Archaeologists, Bones Are Biodegradable

Archaeologists, Bones Are Biodegradable

Unlike the age we live in today, in our more civilized time, we used to bury our dead directly in the earth. We send the body right back to Nature, where it is originally from. No such thing as an overpopulated cemetery every existed for us. Our burial grounds were recyclable. After a few years, we were able to use previous burial spots to bury new dead.

The reason it was possible for us to do this is due to having one specific piece of knowledge, which is our understanding that bones decay. In a matter of about 10-12 years, the only thing you may find left of a buried body is their skull and hair, everything else gone. The skull may take a longer time, but it surely won’t take the microorganisms more than a hundred years to completely decompose it.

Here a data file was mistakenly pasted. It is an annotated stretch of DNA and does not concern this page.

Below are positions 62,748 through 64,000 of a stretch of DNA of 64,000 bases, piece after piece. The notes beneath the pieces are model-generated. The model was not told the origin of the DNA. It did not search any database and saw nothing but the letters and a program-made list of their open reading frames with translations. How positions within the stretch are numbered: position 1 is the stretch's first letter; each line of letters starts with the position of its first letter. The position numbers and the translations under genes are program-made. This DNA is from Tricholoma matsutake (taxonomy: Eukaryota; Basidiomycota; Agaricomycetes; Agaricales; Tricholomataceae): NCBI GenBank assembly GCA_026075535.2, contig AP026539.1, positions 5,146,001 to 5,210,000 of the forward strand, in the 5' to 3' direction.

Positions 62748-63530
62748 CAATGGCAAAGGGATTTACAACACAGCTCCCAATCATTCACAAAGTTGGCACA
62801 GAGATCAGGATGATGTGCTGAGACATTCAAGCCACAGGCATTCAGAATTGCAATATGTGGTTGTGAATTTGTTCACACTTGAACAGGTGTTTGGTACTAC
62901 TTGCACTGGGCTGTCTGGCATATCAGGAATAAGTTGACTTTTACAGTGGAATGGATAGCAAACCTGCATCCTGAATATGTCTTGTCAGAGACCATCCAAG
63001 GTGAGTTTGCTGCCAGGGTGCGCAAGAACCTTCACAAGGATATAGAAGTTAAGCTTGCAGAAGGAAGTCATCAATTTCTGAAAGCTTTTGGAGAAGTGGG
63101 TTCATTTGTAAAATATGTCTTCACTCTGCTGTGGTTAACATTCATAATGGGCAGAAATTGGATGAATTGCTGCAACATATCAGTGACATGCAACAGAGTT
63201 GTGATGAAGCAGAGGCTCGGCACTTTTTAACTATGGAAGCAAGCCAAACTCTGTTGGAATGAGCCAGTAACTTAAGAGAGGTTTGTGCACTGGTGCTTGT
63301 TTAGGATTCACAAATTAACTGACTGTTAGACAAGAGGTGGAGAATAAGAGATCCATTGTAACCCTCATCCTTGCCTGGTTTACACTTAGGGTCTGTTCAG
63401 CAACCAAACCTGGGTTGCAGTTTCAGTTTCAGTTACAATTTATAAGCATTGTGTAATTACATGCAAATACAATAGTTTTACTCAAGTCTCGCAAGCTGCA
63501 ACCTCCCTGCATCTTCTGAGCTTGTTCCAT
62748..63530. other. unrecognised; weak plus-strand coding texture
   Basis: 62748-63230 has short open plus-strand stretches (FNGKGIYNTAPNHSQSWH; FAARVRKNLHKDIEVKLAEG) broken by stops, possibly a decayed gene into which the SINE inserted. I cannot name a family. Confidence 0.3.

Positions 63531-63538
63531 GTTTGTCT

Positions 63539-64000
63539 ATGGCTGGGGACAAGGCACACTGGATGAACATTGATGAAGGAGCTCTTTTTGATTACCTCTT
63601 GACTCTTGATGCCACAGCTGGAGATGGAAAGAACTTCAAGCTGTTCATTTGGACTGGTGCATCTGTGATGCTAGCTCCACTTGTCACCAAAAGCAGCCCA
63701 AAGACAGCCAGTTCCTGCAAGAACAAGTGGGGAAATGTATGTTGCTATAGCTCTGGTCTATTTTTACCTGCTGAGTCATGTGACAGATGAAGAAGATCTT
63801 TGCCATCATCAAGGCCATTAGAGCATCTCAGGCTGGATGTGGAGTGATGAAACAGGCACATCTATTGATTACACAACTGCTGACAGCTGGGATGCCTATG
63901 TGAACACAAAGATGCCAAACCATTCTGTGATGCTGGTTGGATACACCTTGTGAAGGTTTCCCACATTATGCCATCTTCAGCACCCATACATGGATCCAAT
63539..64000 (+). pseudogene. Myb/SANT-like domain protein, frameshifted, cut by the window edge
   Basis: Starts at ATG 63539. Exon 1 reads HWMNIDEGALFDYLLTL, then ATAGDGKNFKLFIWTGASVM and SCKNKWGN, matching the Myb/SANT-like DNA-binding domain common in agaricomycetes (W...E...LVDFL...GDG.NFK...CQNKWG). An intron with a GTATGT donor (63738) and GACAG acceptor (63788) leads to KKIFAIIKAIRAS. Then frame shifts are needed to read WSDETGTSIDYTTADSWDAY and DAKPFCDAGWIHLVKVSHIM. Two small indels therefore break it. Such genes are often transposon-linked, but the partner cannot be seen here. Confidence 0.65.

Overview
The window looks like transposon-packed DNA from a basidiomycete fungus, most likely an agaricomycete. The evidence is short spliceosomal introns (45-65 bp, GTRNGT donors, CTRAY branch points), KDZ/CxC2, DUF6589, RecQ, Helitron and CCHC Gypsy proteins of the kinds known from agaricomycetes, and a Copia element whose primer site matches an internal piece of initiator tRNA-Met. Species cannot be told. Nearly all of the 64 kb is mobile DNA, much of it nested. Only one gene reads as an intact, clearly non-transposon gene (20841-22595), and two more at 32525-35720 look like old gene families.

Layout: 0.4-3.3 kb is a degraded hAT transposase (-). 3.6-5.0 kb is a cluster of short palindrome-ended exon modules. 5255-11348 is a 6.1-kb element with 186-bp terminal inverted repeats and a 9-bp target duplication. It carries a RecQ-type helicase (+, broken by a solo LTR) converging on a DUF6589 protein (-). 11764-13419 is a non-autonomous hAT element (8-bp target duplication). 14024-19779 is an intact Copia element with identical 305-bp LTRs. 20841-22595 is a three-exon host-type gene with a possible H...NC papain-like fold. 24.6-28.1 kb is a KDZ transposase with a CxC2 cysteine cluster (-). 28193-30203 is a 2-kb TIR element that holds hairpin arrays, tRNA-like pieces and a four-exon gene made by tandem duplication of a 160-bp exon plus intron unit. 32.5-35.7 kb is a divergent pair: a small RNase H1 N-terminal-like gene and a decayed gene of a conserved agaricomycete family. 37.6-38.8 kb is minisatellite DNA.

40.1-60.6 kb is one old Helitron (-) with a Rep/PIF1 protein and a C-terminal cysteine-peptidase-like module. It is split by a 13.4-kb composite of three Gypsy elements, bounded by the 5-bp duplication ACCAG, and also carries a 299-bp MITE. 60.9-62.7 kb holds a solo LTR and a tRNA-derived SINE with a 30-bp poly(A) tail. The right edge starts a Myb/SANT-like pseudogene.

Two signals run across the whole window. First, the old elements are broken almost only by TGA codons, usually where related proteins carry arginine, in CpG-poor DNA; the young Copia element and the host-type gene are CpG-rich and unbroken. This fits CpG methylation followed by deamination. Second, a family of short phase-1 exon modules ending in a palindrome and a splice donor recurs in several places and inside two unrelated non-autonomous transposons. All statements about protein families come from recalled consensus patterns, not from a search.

Given this reality, we must now ask the obvious question. How is it possible for scientists to find bones buried in the ground for thousands of years?

Bones are not plastic; they are biodegradable, which means they decay. Everything in Nature that suffers death decays. It’s a natural part of the cycle of life.

The only time bones are preserved is if it is done intentionally, like in the process of mummification. Otherwise, any bones that are exposed directly to Nature without any artificial interruption will certainly decay. Maybe the bones they are claiming to have discovered are simply the ones they put there. Maybe the evidence they found are the ones they created.

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